Now, GPs are pursuing industrial action to protest face-to-face appointments.

  • Doctors plan industrial action amid dispute over face-toface appointments
  • British Medical Association accused Government officials of ‘adding to the fire’
  • It will be voted on to see if the practices support taking action to reduce workload
  • Only 61% of people are now face-to-face. This is down from 80% prior to the Covid pandemic.

Doctors As the furious row over face to face appointments intensifies, industrial action plans are being made.

Last night, The British Medical Association stated that it will poll practices to see whether they support taking action in order to reduce their unmanageable workload’.

It also accused NHS England and the Government of ‘adding fuel the fire’ by failing ot back on plans to improve patient access.

Sajid Javid, Health Secretary, presented a nine-point plan of measures earlier this month to address the difficulties of visiting a GP in person.

It was the result of a Daily Mail campaign to increase the number of appointments that are held in-person. Only 61% of people are now face-to-face, a drop from 81% before the pandemic.

British Medical Association said it will ballot practices to see if they support taking action to reduce an 'unmanageable workload' amid row over face-to-face appointments (stock image)

British Medical Association announced it will poll practices to determine if they support taking steps to reduce an unmanageable workload’ in the midst of a row over face-toface appointments. Stock image 

The £250million plan would mean doctors cannot deny a face-to-face appointment unless there is a good clinical reason – and surgeries which don’t deliver enough in-person consultations would be named and shamed.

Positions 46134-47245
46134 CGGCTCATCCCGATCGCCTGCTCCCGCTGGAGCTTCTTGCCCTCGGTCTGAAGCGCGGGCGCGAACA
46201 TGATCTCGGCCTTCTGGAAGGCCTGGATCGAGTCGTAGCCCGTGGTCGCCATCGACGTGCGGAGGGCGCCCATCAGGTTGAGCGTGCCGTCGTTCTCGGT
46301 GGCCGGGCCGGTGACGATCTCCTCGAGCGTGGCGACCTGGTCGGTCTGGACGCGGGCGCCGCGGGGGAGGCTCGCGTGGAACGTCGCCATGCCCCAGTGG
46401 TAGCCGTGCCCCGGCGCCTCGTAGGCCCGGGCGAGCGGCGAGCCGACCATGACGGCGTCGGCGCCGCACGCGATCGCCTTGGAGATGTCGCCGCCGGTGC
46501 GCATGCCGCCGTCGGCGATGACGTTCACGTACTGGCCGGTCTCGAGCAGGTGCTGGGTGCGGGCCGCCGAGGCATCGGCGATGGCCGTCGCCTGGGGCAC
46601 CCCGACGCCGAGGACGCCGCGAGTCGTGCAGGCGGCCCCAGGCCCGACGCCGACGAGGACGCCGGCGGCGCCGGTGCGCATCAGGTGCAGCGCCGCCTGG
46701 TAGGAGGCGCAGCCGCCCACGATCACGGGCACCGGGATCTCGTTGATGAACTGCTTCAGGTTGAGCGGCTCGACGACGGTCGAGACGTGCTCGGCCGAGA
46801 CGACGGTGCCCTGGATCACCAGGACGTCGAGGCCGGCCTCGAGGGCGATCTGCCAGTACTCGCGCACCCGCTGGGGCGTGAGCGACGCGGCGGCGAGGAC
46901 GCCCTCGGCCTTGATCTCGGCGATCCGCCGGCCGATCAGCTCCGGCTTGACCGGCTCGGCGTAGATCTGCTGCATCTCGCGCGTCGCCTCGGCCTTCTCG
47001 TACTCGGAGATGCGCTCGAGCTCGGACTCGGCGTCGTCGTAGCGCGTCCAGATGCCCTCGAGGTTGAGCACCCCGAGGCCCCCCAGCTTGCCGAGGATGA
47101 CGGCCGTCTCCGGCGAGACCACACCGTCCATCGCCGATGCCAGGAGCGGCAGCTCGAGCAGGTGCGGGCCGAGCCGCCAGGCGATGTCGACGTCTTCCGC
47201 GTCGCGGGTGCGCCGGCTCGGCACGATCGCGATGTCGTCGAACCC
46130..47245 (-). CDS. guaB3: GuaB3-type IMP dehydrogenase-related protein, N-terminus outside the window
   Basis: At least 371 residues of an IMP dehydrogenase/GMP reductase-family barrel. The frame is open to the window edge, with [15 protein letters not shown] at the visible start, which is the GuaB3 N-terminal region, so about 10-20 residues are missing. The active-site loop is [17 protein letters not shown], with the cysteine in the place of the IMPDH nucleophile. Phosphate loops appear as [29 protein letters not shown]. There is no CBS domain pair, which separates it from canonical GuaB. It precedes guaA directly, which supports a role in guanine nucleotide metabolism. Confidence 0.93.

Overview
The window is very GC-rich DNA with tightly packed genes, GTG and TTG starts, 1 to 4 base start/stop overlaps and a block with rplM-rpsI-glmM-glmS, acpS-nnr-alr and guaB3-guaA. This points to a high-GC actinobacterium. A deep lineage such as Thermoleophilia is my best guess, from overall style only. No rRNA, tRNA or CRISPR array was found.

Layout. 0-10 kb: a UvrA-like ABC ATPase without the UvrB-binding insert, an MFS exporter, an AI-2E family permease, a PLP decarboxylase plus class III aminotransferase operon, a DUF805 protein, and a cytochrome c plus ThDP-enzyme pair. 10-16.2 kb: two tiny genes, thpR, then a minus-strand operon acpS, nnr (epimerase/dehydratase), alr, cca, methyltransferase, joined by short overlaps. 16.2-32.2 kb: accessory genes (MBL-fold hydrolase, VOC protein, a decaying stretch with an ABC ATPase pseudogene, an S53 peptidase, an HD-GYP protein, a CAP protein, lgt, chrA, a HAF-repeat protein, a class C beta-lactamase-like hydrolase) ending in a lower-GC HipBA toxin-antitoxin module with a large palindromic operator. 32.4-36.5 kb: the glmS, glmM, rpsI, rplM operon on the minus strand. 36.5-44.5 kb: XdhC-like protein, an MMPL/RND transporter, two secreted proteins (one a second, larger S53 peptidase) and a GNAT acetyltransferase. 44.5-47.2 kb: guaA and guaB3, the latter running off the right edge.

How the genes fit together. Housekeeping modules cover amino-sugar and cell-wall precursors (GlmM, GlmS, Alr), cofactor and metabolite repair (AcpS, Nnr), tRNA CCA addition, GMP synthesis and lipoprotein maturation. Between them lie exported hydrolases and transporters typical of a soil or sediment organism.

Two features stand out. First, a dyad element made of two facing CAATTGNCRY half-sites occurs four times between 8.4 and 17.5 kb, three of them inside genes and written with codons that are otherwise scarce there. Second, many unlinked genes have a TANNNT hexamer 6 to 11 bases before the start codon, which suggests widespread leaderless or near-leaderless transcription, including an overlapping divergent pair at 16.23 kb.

However, this sparked a dispute between the BMA and GPs who urged them to refuse to adhere to the plan they called a bully’s Charter’.

Despite rumors that it would back down due to the threat of strike action by the Left-wing doctors union, it said it will now hold an “indicative ballot” of GP practices across England.

They will be asked whether they support industrial action in four key areas, including naming and shame of practices that do not improve face-to-face accessibility. 

They will also be asked if they will comply with rules on ‘pay transparency’, which would mean that GPs earning over £150,000 are named.

They will also be asked if they should refuse to supervise medical exemptions for those who are unable to get vaccinated. This has increased their workload.

Currently just 6per cent are face-to-face, down from 80 per cent before the pandemic

Only 61% of appointments are currently face-to-face. This is down from 80% before the Covid-19 pandemic.

The results will be known by next week and could open the door to the first industrial action of doctors since the junior doctors strike five years back.

Patients, MPs, moderate doctors and patient groups all called on the BMA for a compromise with ministers in order to save millions of patients. 

The row has only intensified over the past days. Last night, BMA said that recent comments from the Department of Health had only added to the frustration felt by GPs.

This refers to a statement made by the department on Thursday, in which it stated that it will not relent on its plans to publish surgery-level information on face-toface appointments. 

A spokesperson said that there were no plans to alter the measures taken earlier in the month to support our amazing GPs.

Transparency in data is crucial to ensuring that healthcare is accessible across the country. 

Dr Richard Vautrey of the BMA defended industrial action plans and said that the workload faced by GPs was ‘unmanageable’ and that patient care was suffering.

He stated that the actions were not directed towards patients, but only at NHS England and the Government. They must act immediately to end the abuse, reverse the unsustainable workload, and address the burnout felt in many GPs’ and their teams.

“The Government’s plan has fueled the fire by creating more bureaucracy, punitive measures for practice and demoralizing the entire workforce.”